Center for American Progress

RELEASE: Here’s What California Can Teach the Nation About Increasing Housing Production
Press Release

RELEASE: Here’s What California Can Teach the Nation About Increasing Housing Production

Washington, D.C. — While many regions in the United States suffer from a shortage of affordable housing, perhaps no state faces a more dire housing affordability crisis than California. A new Center for American Progress column highlights how California has adopted a series of important reforms to state law that collectively hold local communities accountable for planning for enough new housing to meet local needs.

California has set an ambitious statewide goal of 2.5 million new units by 2030. The six-county Southern California region is responsible for accommodating the largest number, with 1.3 million new units. Among local jurisdictions in the state, 41 percent do not currently have compliant housing plans. The failure to plan for sufficient housing means that housing developers who are proposing projects with a sufficient number of affordable units are able to bypass the local zoning code. These new units are referred to as “builder’s remedy” housing units.

This column reviews California’s ongoing push to permit and construct more housing—everything from large multifamily buildings to small accessory dwelling units. California’s reforms offer a model to other states looking to reduce local regulatory barriers to adequate housing production.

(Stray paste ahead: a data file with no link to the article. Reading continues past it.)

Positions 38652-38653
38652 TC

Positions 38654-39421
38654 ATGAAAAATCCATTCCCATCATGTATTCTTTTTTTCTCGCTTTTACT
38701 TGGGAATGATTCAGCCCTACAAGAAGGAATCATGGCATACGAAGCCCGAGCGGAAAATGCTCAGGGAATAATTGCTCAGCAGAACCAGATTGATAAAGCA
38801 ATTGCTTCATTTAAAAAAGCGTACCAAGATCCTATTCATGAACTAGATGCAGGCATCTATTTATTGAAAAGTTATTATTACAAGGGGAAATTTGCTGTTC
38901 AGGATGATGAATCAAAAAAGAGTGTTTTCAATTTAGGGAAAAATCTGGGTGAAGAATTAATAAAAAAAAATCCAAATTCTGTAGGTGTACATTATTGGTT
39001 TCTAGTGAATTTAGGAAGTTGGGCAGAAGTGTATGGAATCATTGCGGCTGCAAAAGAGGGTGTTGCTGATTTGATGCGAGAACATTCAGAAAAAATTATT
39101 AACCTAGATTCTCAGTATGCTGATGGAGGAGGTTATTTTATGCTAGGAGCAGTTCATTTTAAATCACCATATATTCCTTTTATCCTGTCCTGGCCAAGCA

“California’s new approach to housing represents a smart but aggressive strategy that balances the need to substantially boost housing production while also allowing local governments to determine how best to accommodate this growth,” said Kevin DeGood, director of Infrastructure Policy at CAP and author of the column. “Strong planning mandates plus local flexibility on implementation is a model that other states facing housing shortfalls should seek to emulate and which the federal government should encourage. It can do so by providing additional discretionary grant funds and tax incentives to states that adopt this model.”

Read the column: “What California Can Teach America About How To Increase Housing Production” by Kevin DeGood

For more information on this topic or to speak with an expert, please contact Sarah Nadeau at [email protected].

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